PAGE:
|Know the true costs.
Knowing the true costs of home ownership is key to a successful home buying experience. Understanding home loans is part of the process, but you’ll need to pay for more than just the property you are bidding on.
Here are some of the additional costs you need to be prepared for:
- Home loan application fees – Fees vary depending on the lender, but you may spend up to $1,000 to apply for a home loan.
- Stamp duty – A government tax based on the home’s purchase price, the stamp duty must be paid before settlement. As in the example above, first home buyers may be eligible for discounts, but this varies depending on the state.
- Lenders mortgage insurance (LMI) – This insurance protects the lender against loss if you default on your loan. Unless you pay 20 per cent down on a property you’ll need to pay for LMI.
- Mortgage registration – This fee covers registering the title for your property. Plan to pay up to $125 to the Land Titles Office.
- Legal fees – Feeds paid to your solicitor for doing the legal work involved in the property transfer.
- Insurance – You’ll be required to carry a building insurance property to protect your lender’s investment.
- Inspections – Plan to pay for a thorough building inspection and an inspection to search for pest damage before purchasing the home. These inspections will give you peace of mind and alert you to any problems with building regulations.
| Financial Tips for first home buyers
- Consider a Mortgage Broker – A mortgage broker is there to help you find the right home loan for your situation. Since this is your first home loan, a Loans & Mortgages mortage broker can show you the ways and explain all the features available.
- Plan Your Budget – There is nothing more important than planning a workable budget and s buying your first home, as well as continuing with a revised edition once you have successfully pocketed the keys. It will be through sticking to a budget that you will get to understand how much you will be able to afford each week once you get down to organising your home loan.
- Know your limitations. Whatever you do, do not buy what you cant afford. It is easy to convince yourself that you will only have to struggle for a couple of years and then everything will be alright once your promotion comes along. What if something were to happen in the meantime, or the promotion never came. You could stand to lose everything and you will not have the benefit of the First Home Owner Grant and any other first home buyer incentives the second time around.
- Save the biggest deposit that you can put together. The saving of a deposit will help you in two ways. First it will show your potential lender that you can exercise financial discipline over a period of time and secondly the bigger the deposit the larger the equity you have in the property right from the start. This means you will pay less interest. One of the best ways to do may be to take out a high interest savings account.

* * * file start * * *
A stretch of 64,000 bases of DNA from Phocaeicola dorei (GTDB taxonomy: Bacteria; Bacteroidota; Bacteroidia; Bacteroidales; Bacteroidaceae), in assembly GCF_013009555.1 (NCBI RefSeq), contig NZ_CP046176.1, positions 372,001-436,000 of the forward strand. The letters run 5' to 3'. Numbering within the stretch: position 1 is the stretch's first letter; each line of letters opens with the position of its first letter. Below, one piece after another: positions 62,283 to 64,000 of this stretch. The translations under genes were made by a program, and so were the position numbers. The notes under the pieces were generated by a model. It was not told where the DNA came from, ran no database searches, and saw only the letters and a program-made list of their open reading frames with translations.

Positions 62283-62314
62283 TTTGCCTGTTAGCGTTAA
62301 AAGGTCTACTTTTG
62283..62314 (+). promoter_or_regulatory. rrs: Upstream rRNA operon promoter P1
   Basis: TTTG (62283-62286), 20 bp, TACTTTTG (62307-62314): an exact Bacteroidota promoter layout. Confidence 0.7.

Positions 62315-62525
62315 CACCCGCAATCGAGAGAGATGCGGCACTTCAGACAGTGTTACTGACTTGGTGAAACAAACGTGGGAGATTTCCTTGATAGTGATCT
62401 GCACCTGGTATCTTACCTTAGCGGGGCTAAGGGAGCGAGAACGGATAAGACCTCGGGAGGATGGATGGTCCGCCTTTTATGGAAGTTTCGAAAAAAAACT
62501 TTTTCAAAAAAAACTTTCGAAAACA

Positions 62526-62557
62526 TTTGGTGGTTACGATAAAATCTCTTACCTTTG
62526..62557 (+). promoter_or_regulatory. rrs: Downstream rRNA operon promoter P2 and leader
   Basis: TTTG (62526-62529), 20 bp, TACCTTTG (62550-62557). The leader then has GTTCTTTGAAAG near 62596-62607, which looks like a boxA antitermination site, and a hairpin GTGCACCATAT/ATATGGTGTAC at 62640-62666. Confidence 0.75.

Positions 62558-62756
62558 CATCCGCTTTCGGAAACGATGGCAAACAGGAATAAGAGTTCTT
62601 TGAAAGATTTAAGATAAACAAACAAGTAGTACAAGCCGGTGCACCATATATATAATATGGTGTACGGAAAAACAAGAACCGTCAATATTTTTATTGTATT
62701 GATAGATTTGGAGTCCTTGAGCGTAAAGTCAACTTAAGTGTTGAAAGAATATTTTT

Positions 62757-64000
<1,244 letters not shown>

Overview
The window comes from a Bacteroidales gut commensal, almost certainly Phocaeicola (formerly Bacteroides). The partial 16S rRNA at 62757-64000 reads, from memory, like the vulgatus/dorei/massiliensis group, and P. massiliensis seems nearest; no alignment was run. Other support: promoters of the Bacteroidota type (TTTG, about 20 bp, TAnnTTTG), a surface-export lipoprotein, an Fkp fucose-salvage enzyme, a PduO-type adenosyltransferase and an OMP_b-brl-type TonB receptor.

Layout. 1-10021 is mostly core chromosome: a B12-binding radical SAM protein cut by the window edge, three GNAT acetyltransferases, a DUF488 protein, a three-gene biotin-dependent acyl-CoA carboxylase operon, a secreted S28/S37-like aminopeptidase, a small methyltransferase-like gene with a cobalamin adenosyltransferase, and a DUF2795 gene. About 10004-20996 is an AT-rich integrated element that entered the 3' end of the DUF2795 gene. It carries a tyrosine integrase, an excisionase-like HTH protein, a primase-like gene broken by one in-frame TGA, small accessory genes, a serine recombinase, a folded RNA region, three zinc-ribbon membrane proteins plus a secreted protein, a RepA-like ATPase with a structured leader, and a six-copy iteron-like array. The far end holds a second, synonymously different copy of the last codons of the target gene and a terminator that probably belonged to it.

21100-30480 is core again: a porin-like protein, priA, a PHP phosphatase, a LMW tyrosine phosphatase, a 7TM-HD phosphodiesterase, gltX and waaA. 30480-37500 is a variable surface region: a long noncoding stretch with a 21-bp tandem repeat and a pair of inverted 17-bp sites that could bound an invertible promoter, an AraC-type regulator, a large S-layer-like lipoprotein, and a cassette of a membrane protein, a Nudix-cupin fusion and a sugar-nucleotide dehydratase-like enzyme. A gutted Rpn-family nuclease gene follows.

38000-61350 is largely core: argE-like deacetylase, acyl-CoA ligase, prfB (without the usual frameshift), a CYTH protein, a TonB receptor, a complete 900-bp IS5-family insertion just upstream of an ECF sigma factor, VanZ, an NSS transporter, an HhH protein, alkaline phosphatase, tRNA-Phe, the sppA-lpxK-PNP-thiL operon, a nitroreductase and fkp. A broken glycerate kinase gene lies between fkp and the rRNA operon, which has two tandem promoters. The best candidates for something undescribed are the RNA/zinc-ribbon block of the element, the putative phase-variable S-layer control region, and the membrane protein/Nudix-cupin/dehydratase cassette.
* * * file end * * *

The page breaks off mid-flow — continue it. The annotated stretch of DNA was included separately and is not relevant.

- Apply for the First Home Owner Grant early. The most appropriate time to apply for the First Home Owner Grant is at the same time you apply for your home loan. You can lodge your grant application through most lenders, if they are an authorised agent and able to receive it. If you do this it will be processed faster than if you had sent it directly to your relevant State or Territory Revenue Office, the government authority that administers it. In most cases if you do this the grant will be processed by the time of settlement or if you are building, by the time your lender will be paying over the first scheduled construction loan payment If you miss out you will still have 12 months from settlement, or from the completion of the building, to do so. Even then, in special circumstances, the commissioner can extend this time limit further.
- Rid yourself of excess debt. Do not make the mistake of applying for your first home loan while you are carrying excessive debt. Do away with any credit cards you do not really need, finish off you car payments, even sell it if you have to and buy a cheaper car. Make your home loan your top priority. It is also a good idea to factor in any potential interest rate increases to see where it would leave you.
- Be a cynical buyer. Do not necessarily believe all you are told. Make sure you carry out thorough building and pest inspections and find out what prices similar houses are selling for in the same locality. If you do your research properly you should be pretty right.
- Make certain you receive all that you are eligible to receive. The various state and territory governments also offer their own incentives to first home buyers in the way of grants of their own, as well as waiving or giving generous concessions off the costs of stamp duty imposts. Make sure you know what is available in the locality you are buying your first home.